As a data scientist, it really helps to have a powerful computer nearby when you need it. Even with an i7 laptop with 16GB of RAM in it, you’ll sometimes find yourself needing more power. Whether your task is compute or memory constrained, though, you’ll find yourself looking to the cloud for more resources. Today I’ll outline how to be more effective when you have to compute remotely.
I like to refer folks to this great article on setting up SSH configs. Not only will a good SSH configuration file simplify the way you access servers, it can also help you streamline the way you work on them.
I find Jupyter to be a superb resource for writing reports and displaying graphics of data. It essentially lets you run code in your web browser. However, one issue with using it on a remote machine is that you may not be able to access the interface because the server is blocking the necessary port to see it on the web(this is a great thing for security and prevents others from seeing your work). There’s a way to work through this by using SSH’s ability to forward ports.
To do that, first you’ll need to log into your remote machine:
ssh -L 8888:127.0.0.1:8888 <remote host>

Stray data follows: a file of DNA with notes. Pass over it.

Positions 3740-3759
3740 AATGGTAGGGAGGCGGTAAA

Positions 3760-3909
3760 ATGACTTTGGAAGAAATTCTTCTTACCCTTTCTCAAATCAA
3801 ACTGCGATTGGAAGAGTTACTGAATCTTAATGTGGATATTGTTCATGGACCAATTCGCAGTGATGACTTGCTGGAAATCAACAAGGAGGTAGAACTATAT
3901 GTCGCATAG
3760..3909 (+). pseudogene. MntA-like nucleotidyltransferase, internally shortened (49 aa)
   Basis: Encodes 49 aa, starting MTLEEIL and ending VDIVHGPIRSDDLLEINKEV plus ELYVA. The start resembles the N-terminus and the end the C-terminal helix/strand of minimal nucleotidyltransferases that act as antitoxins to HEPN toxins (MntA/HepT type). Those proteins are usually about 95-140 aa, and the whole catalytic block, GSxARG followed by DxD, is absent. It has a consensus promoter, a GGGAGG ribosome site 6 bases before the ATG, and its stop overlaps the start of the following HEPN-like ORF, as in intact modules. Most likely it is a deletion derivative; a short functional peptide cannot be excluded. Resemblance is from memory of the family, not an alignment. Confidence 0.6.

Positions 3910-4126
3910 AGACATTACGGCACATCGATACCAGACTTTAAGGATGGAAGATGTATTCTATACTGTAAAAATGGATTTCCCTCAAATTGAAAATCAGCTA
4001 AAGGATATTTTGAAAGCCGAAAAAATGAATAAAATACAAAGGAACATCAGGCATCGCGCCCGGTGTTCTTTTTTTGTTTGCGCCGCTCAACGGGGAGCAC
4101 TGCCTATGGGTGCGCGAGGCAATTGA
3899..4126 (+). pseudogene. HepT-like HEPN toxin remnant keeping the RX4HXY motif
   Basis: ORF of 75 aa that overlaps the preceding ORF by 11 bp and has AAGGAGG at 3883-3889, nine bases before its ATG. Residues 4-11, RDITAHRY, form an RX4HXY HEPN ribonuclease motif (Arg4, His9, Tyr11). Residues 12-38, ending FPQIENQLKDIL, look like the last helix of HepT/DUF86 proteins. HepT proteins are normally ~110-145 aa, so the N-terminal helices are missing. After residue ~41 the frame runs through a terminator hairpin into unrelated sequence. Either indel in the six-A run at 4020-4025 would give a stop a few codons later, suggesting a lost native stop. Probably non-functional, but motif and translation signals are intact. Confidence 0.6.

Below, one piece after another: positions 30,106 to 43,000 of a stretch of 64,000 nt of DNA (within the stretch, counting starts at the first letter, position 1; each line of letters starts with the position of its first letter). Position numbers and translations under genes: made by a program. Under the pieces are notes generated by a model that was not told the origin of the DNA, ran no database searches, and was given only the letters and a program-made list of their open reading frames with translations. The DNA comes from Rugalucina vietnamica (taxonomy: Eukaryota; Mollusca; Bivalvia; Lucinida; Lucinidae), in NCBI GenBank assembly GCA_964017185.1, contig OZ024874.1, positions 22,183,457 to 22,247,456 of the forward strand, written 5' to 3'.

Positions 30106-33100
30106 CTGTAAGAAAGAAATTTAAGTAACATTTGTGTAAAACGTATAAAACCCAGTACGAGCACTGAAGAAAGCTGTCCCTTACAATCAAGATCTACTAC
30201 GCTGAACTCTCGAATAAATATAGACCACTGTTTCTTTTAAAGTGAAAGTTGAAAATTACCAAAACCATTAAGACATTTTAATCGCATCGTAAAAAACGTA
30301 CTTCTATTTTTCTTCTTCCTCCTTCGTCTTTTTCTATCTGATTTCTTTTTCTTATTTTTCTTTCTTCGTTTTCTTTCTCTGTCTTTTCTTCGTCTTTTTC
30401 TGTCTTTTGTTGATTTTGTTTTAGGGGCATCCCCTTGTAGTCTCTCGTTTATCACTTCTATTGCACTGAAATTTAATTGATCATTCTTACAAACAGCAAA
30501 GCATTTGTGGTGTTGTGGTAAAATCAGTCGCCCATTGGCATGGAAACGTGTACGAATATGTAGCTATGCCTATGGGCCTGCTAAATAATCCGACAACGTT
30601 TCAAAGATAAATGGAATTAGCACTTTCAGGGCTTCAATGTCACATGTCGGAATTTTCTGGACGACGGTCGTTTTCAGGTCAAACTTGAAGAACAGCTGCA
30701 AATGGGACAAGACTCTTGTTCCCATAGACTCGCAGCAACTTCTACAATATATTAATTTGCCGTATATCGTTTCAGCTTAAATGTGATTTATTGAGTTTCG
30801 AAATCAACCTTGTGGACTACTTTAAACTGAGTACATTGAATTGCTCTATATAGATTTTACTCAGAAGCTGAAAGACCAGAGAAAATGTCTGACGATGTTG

That means you’re connecting to your remote host, except any time you want to access port 8888 on your local machine (
127.0.0.1), it will forward it to the remote machine’s port 8888.
Then, you’ll need to start Jupyter:
cd <project> jupyter notebook
Finally, head to the url
http://localhost:8888 to find yourself accessing the remotely running copy of your notebook.
Here’s a screenshot of what that should look like.
Note the highlight line on the right. There isn’t a web browser installed on my remote machine but I was still able to access this notebook by using my local computer.
Whether you want to load a 50GB data frame into Pandas or use
jobs=-1 in Scikit Learn, you should find yourself more able to do your work.
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